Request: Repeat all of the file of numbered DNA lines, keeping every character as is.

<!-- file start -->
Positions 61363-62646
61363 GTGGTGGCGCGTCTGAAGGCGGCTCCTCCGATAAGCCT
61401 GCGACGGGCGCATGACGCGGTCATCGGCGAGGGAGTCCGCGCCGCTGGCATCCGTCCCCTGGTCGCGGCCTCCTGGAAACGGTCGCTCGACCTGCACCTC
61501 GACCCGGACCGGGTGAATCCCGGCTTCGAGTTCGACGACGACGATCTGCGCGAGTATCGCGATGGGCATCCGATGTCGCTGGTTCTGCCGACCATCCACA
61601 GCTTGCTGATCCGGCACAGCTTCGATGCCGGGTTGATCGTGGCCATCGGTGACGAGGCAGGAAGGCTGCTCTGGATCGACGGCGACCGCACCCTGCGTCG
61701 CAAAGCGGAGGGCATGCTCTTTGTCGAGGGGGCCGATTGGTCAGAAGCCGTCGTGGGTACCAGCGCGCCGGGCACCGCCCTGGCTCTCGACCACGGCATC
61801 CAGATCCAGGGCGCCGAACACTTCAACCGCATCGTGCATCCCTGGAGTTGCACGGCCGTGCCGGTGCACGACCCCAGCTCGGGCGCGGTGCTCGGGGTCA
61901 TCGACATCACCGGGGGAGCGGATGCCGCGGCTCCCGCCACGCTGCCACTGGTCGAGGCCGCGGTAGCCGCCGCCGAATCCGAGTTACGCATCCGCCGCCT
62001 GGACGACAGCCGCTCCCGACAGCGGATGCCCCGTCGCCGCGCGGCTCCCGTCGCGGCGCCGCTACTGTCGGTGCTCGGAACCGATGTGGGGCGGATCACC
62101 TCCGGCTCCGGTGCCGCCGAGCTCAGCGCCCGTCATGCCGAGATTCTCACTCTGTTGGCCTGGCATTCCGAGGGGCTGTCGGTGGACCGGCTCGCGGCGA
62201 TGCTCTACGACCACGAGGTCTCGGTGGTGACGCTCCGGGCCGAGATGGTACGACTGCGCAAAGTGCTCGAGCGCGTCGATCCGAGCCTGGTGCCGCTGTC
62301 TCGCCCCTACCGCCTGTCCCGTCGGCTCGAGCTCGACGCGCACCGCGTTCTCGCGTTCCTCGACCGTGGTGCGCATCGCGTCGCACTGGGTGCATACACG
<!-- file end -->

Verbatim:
Positions 61363-62646
61363 GTGGTGGCGCGTCTGAAGGCGGCTCCTCCGATAAGCCT
61401 GCGACGGGCGCATGACGCGGTCATCGGCGAGGGAGTCCGCGCCGCTGGCATCCGTCCCCTGGTCGCGGCCTCCTGGAAACGGTCGCTCGACCTGCACCTC
61501 GACCCGGACCGGGTGAATCCCGGCTTCGAGTTCGACGACGACGATCTGCGCGAGTATCGCGATGGGCATCCGATGTCGCTGGTTCTGCCGACCATCCACA
61601 GCTTGCTGATCCGGCACAGCTTCGATGCCGGGTTGATCGTGGCCATCGGTGACGAGGCAGGAAGGCTGCTCTGGATCGACGGCGACCGCACCCTGCGTCG
61701 CAAAGCGGAGGGCATGCTCTTTGTCGAGGGGGCCGATTGGTCAGAAGCCGTCGTGGGTACCAGCGCGCCGGGCACCGCCCTGGCTCTCGACCACGGCATC
61801 CAGATCCAGGGCGCCGAACACTTCAACCGCATCGTGCATCCCTGGAGTTGCACGGCCGTGCCGGTGCACGACCCCAGCTCGGGCGCGGTGCTCGGGGTCA
61901 TCGACATCACCGGGGGAGCGGATGCCGCGGCTCCCGCCACGCTGCCACTGGTCGAGGCCGCGGTAGCCGCCGCCGAATCCGAGTTACGCATCCGCCGCCT
62001 GGACGACAGCCGCTCCCGACAGCGGATGCCCCGTCGCCGCGCGGCTCCCGTCGCGGCGCCGCTACTGTCGGTGCTCGGAACCGATGTGGGGCGGATCACC
62101 TCCGGCTCCGGTGCCGCCGAGCTCAGCGCCCGTCATGCCGAGATTCTCACTCTGTTGGCCTGGCATTCCGAGGGGCTGTCGGTGGACCGGCTCGCGGCGA
62201 TGCTCTACGACCACGAGGTCTCGGTGGTGACGCTCCGGGCCGAGATGGTACGACTGCGCAAAGTGCTCGAGCGCGTCGATCCGAGCCTGGTGCCGCTGTC
62301 TCGCCCCTACCGCCTGTCCCGTCGGCTCGAGCTCGACGCGCACCGCGTTCTCGCGTTCCTCGACCGTGGTGCGCATCGCGTCGCACTGGGTGCATACACG